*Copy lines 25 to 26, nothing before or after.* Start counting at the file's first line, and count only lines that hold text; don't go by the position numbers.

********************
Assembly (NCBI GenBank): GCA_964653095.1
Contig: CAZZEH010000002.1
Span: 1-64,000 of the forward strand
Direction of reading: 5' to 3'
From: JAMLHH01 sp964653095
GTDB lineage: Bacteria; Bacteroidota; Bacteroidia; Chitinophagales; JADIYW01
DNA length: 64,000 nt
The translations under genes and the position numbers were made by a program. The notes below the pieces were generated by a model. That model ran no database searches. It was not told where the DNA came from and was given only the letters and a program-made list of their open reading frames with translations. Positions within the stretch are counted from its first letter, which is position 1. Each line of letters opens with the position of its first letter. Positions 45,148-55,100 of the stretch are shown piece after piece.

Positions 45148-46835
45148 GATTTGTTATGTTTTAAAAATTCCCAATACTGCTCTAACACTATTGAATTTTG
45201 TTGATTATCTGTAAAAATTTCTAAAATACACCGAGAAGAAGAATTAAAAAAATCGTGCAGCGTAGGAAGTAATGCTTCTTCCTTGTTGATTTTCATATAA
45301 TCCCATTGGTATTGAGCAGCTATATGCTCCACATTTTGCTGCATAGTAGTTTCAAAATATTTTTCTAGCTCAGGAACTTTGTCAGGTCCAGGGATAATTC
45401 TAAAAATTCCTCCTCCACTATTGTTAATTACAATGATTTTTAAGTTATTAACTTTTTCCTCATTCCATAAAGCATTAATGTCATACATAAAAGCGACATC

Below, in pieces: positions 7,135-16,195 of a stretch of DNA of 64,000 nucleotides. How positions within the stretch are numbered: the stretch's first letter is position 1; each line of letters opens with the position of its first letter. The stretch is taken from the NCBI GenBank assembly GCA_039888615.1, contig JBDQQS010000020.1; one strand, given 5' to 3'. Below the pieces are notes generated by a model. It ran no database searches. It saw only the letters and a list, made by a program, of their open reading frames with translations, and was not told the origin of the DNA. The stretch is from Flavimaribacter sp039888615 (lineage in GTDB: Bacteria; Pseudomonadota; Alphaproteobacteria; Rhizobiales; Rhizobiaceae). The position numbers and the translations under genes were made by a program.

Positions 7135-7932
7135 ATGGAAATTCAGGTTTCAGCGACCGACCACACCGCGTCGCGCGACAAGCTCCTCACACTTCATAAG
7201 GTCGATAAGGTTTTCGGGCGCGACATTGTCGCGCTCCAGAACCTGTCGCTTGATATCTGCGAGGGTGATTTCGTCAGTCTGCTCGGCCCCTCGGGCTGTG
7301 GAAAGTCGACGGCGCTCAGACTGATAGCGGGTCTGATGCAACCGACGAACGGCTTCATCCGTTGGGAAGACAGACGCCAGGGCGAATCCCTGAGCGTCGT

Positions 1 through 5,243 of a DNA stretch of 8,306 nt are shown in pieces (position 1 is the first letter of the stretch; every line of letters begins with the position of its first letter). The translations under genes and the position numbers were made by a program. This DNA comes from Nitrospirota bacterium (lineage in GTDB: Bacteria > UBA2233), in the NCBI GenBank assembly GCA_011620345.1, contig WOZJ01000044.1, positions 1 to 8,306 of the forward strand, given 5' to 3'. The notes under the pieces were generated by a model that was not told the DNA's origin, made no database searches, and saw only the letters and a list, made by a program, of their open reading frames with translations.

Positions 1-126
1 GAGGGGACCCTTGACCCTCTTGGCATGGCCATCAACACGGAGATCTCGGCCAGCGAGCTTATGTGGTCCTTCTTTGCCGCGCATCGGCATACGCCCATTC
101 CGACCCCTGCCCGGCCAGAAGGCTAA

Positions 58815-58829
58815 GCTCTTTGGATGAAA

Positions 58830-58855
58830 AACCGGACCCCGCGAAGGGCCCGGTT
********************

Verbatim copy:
Positions 58830-58855
58830 AACCGGACCCCGCGAAGGGCCCGGTT